The Andrews Labor Government has introduced new laws to better protect Victorian children by strengthening Working with Children Checks.
The Working with Children Amendment Bill 2016 will make the application process more rigorous, addressing five key recommendations of the Royal Commission into Institutional Responses to Child Sexual Abuse.
Under the reforms, any criminal charges laid against an applicant for serious sexual, violent or drug offences will be considered as part of Working With Children Check assessments, regardless of whether they resulted in a conviction or finding of guilt. The WWC Check Unit can now consider non-conviction charges that may have been dismissed on a technicality, or did not proceed because of the impact on the victim, when deciding on whether to grant an application.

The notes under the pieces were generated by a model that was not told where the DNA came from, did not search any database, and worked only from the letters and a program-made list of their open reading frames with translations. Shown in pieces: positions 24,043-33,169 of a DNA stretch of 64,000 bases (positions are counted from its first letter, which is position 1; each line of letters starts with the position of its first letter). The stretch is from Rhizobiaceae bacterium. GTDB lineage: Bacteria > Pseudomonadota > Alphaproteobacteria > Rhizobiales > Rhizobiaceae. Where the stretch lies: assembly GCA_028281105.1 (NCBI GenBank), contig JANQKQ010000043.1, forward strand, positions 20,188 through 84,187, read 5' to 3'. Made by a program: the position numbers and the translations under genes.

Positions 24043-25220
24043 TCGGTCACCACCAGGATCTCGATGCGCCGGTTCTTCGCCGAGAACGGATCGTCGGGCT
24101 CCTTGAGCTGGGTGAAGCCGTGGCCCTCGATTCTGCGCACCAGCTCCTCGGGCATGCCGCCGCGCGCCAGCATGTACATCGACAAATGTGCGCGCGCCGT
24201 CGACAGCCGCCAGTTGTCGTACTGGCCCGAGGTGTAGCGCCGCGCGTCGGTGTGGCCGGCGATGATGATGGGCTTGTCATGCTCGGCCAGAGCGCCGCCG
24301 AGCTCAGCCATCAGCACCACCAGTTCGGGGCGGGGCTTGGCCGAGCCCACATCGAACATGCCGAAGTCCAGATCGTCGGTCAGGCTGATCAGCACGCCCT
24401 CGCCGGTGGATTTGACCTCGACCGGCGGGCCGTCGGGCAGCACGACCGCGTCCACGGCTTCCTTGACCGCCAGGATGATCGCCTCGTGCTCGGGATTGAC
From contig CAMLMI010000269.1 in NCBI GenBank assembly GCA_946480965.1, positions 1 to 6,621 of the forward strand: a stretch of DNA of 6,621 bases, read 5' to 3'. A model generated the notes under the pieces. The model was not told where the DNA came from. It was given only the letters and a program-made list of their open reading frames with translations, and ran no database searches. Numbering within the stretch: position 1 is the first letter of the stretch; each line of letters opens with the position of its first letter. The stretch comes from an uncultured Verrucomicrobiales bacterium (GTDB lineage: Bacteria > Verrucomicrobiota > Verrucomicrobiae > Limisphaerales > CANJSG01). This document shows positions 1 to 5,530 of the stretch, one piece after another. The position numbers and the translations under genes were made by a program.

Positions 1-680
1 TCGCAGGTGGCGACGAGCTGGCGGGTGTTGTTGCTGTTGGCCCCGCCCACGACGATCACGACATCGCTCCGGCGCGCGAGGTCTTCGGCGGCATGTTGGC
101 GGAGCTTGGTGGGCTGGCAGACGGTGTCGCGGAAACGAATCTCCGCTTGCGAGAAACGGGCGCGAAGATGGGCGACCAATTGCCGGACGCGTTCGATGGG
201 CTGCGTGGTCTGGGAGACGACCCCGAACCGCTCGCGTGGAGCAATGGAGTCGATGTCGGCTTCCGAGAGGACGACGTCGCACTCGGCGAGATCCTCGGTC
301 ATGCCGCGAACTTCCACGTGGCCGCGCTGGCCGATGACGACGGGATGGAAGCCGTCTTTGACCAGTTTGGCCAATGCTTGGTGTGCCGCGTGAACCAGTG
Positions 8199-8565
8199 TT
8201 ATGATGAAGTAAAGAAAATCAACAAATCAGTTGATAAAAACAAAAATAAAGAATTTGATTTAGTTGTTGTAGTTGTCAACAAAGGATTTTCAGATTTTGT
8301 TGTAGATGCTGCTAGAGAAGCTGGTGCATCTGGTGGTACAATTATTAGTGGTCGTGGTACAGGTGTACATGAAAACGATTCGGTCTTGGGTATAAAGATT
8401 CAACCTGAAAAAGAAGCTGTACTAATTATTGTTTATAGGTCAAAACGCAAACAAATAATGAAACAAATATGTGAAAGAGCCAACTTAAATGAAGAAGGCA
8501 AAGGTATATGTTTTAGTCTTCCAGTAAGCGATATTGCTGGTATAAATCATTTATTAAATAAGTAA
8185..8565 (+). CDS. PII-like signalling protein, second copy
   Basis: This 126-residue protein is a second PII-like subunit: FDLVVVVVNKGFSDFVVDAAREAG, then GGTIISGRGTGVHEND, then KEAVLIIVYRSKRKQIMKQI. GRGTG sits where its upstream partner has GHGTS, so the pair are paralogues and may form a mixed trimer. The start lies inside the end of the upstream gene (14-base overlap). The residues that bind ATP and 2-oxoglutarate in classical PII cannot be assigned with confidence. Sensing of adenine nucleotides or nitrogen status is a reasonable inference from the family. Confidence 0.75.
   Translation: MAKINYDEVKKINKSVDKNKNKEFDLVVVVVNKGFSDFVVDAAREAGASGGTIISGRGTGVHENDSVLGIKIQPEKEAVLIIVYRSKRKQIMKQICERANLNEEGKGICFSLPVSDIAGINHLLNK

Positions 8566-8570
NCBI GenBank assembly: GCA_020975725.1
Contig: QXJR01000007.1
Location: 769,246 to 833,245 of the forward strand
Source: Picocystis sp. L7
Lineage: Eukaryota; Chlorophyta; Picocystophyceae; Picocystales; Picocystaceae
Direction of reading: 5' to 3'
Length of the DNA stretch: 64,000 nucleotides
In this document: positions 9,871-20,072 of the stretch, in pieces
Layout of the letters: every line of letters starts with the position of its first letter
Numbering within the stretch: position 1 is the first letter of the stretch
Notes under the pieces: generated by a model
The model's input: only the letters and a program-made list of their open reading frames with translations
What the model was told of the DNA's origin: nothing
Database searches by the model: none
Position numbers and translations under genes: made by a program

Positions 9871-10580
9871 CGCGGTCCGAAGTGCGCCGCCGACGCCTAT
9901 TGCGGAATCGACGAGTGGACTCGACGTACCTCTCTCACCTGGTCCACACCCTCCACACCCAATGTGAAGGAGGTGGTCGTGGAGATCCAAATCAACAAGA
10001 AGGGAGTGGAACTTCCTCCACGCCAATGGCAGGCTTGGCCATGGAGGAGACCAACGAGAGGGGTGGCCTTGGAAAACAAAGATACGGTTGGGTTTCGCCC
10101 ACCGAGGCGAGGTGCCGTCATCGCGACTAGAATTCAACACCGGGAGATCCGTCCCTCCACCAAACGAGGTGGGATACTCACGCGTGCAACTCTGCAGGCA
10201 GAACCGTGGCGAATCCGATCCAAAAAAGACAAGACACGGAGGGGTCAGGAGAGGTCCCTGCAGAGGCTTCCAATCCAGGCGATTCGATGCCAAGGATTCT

Kinship carers – a family member or other person of significance to a child who has been placed in out-of-home care – will now be required to obtain a WWC Check. From May next year, all new kinship carers will be required to obtain a WWC Check within 21 days of becoming a carer. Existing kinship carers will have three months from May 1 to apply, and all applications for new and existing kinship carers will be free of charge.
The laws remove the element of supervision from the definition of child-related work – ensuring WWC Checks are required whether contact with children is supervised or not.
Children will be better protected from online predators under the new definition of direct contact, which now includes written, oral and electronic communication and technologies. An applicant will also be forced to produce further information if they are suspected of breaching the Working with Children Act 2005, such as engaging in child-related work without a current WWC Check.
The safety of our kids is our top priority. That’s why we’re introducing new laws which will make the application process for Working with Children Checks stricter and more thorough.
Every child deserves to be safe while in the care of others. These laws address key recommendations from the Royal Commission into Institutional Responses to Child Sexual Abuse to help protect our kids from harm.
- Attorney-General Martin Pakula